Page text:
Losing St Christopher

Harding steps up to the position of First Rank in history novels

Review by Grady Harp

When an author has the ability to transfer intensive research into a subject planned for a novel and then transform that historic information into a thrilling and eloquently written work, it is a feat of passion for writing and for the topic about which the book is conceived. For those who have had the distinct pleasure of reading David-Michael Harding’s recreation of WW II in HOW ANGELS DIE, then this recreation of American history from 1775 to 1821 and the manner in which America destroyed the Native Americans in order to take over the land being wrestled from British colonization will not come as surprise. Here, finally, is a two sided view of what really happened during that now embarrassing and shameful period in our country’s history.

The story is fact, embellished by Harding’s poetic prose. It is a touching tale of the legendary Cherokee war chief Tsi’yugunsini, the Dragon, taking a little orphan boy, Totsuhwa, under his wing. It is this passage of rights and power that places Totsuhwa in a world where he must be the one to defend the very existence of the Cherokee nation against the terrifying odds of facing General Andrew Jackson. The story is powerful, enlightening, and told with the force of a spear headed right for the heart. But despite the fact that the historical aspects are so clear, it is the language with which Harding tells the story that makes it a monumental achievement.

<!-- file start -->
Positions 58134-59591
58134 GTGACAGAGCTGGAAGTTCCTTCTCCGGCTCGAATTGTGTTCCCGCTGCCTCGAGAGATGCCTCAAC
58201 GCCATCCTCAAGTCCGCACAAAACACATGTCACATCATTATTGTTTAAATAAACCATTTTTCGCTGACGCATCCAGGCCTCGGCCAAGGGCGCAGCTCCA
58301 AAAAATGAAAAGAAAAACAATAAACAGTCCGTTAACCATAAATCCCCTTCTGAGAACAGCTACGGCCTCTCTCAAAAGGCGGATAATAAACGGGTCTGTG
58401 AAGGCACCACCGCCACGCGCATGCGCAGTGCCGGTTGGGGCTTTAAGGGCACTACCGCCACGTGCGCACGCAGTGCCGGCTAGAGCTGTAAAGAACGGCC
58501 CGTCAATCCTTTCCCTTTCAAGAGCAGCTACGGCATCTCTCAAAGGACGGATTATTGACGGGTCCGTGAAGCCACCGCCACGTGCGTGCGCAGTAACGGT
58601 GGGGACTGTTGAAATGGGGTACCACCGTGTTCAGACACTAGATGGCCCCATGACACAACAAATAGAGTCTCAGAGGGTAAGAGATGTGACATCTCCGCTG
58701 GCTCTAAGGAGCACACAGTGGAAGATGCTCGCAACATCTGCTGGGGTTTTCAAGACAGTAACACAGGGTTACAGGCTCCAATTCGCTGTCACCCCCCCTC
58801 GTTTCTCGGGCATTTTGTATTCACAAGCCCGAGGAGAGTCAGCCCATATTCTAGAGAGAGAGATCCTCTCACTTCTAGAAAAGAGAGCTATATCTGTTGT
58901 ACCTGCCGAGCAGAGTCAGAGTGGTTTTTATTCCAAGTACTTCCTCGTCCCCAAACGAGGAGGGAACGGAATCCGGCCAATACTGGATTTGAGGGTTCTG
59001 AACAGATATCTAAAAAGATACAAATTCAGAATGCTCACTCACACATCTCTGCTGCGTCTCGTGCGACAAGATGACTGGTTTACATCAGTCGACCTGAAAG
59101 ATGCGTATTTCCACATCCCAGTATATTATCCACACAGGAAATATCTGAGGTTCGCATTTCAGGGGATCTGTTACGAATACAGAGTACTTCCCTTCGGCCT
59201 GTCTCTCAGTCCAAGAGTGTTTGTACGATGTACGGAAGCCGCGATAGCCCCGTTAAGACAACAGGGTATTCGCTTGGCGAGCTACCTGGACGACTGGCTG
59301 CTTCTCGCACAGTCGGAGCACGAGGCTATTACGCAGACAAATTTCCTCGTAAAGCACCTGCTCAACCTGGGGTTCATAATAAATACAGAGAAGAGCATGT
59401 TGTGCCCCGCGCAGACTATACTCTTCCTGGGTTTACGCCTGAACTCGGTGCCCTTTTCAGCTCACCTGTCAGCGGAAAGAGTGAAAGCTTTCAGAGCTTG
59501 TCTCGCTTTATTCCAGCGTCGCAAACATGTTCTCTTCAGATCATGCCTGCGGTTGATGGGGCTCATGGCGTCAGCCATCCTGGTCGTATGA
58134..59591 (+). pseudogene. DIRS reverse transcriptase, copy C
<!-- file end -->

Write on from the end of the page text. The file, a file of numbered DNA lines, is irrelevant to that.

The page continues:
In LOSING ST. CHRISTOPHER Harding continues the story of Totsuhwa and it is best to serve the author with his own distillation of the plot: `Totsuhwa, the revered shaman of the Cherokee Nation, struggles against the assimilation of his people into the white world of men he sees as invaders. The colonists, along with Cherokee who are trying to bridge both worlds, see him as a barbarous threat. When Totsuhwa’s visions show him the outcome, it is as black as his deep set haunting eyes. Chancellor, his son, takes a white wife following study at a missionary school and the shaman’s fears seem realized. Conflicts between cultures and within the family erupt when Totsuhwa’s only grandchild is forced onto the Trail of Tears. In the chase that follows, an estranged love fights to stem the ugly flow of racism that is moving in two directions.’ Those words , of course are the bare bones of a story so gripping that reading this book , especially after reading Part I, will alter the way we think about the ugly secrets of this country’s past.

The release of this book is so timely, with the recent death of the last of the Navajo Code Talkers. Other Indian tribes took part in this important aspect of the result of WW II and Harding’s book honors that element of our history as well as a general homage to a great people forsaken by invaders. David-Michael Harding is not only a fine writer, he is also a humanitarian who is helping to restore the dignity of the American Indian.

Grady Harp, June 9, 2014

ISBN: 9780985728526

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